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Alcohol. 2016 Mar;51:17-23. doi: 10.1016/j.alcohol.2015.11.010. Epub 2016 Jan 20.

Effect of different stressors on voluntary ethanol intake in ethanol-dependent and nondependent C57BL/6J mice.

Author information

1
Charleston Alcohol Research Center, Department of Psychiatry and Behavioral Sciences, Medical University of South Carolina, Charleston, SC 29425, USA. Electronic address: lopezm@musc.edu.
2
Charleston Alcohol Research Center, Department of Psychiatry and Behavioral Sciences, Medical University of South Carolina, Charleston, SC 29425, USA.
3
Charleston Alcohol Research Center, Department of Psychiatry and Behavioral Sciences, Medical University of South Carolina, Charleston, SC 29425, USA; Department of Neurosciences, Medical University of South Carolina, Charleston, SC 29425, USA; RHJ Department of Veterans Affairs Medical Center, Charleston, SC 29425, USA.

Abstract

Several animal models have evaluated the effect of stress on voluntary ethanol intake with mixed results. The experiments reported here examined the effects of different stressors on voluntary ethanol consumption in dependent and nondependent adult male C57BL/6J mice. In Experiment 1, restraint, forced swim, and social defeat stress procedures all tended to reduce ethanol intake in nondependent mice regardless of whether the stress experience occurred 1 h or 4 h prior to ethanol access. The reduction in ethanol consumption was most robust following restraint stress. Experiment 2 examined the effects of forced swim stress and social defeat stress on drinking in a dependence model that involved repeated cycles of chronic intermittent ethanol (CIE) exposure. Repeated exposure to forced swim stress prior to intervening test drinking periods that followed repeated cycles of CIE exposure further increased ethanol consumption in CIE-exposed mice while not altering intake in nondependent mice. In contrast, repeated exposure to the social defeat stressor in a similar manner reduced ethanol consumption in CIE-exposed mice while not altering drinking in nondependent mice. Results from Experiment 3 confirmed this selective effect of forced swim stress increasing ethanol consumption in mice with a history of CIE exposure, and also demonstrated that enhanced drinking is only observed when the forced swim stressor is administered during each test drinking week, but not if it is applied only during the final test week. Collectively, these studies point to a unique interaction between repeated stress experience and CIE exposure, and also suggest that such an effect depends on the nature of the stressor. Future studies will need to further explore the generalizability of these results, as well as mechanisms underlying the ability of forced swim stress to selectively further enhance ethanol consumption in dependent (CIE-exposed) mice but not alter intake in nondependent animals.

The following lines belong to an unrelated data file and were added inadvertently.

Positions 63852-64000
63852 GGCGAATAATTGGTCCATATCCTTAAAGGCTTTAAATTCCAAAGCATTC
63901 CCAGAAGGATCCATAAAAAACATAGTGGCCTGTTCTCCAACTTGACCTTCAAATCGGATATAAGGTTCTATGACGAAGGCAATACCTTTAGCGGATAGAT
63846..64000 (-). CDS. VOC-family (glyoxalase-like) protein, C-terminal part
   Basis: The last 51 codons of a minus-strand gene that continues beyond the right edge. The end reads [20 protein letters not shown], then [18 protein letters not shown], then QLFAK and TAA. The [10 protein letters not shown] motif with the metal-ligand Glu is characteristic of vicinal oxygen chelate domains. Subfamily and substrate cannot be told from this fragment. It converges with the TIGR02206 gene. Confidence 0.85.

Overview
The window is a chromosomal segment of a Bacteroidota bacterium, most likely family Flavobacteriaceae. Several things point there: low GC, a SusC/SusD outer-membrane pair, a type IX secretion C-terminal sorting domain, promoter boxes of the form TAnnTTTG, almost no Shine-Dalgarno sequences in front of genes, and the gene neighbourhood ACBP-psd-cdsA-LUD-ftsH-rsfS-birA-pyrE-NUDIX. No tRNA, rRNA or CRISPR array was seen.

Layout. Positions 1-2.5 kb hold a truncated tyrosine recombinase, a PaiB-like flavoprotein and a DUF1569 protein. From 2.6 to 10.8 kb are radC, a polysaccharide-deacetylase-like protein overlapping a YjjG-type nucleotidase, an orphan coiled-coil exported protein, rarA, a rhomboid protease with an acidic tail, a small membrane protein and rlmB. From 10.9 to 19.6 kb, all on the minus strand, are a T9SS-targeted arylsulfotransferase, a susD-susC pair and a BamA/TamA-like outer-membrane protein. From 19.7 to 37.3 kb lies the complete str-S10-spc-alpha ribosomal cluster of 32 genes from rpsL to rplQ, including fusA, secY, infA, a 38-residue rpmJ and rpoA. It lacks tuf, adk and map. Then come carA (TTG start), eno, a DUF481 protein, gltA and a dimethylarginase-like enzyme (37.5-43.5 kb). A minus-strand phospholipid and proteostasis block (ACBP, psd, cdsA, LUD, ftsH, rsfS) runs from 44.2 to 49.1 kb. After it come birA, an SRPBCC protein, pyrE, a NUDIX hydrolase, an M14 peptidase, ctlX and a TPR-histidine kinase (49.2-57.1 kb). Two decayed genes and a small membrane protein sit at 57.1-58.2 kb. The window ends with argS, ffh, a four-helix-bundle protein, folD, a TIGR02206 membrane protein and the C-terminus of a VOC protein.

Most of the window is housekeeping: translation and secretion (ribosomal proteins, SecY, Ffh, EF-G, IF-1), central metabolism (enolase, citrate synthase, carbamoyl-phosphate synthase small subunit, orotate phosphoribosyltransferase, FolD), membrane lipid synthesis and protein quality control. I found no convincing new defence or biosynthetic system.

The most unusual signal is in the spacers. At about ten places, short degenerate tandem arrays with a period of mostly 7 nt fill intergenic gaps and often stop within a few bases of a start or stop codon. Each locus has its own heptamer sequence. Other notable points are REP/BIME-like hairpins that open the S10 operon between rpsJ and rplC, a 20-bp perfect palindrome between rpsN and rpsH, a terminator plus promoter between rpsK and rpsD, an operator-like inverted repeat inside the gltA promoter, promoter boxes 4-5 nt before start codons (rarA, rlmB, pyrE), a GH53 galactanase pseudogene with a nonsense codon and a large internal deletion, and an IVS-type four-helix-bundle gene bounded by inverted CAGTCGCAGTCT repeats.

KEYWORDS:

Alcohol; Ethanol dependence; Mice; Stress

PMID:
26992696
PMCID:
PMC4799834
[Available on 2017-03-01]
DOI:
10.1016/j.alcohol.2015.11.010
[Indexed for MEDLINE]
Free PMC Article

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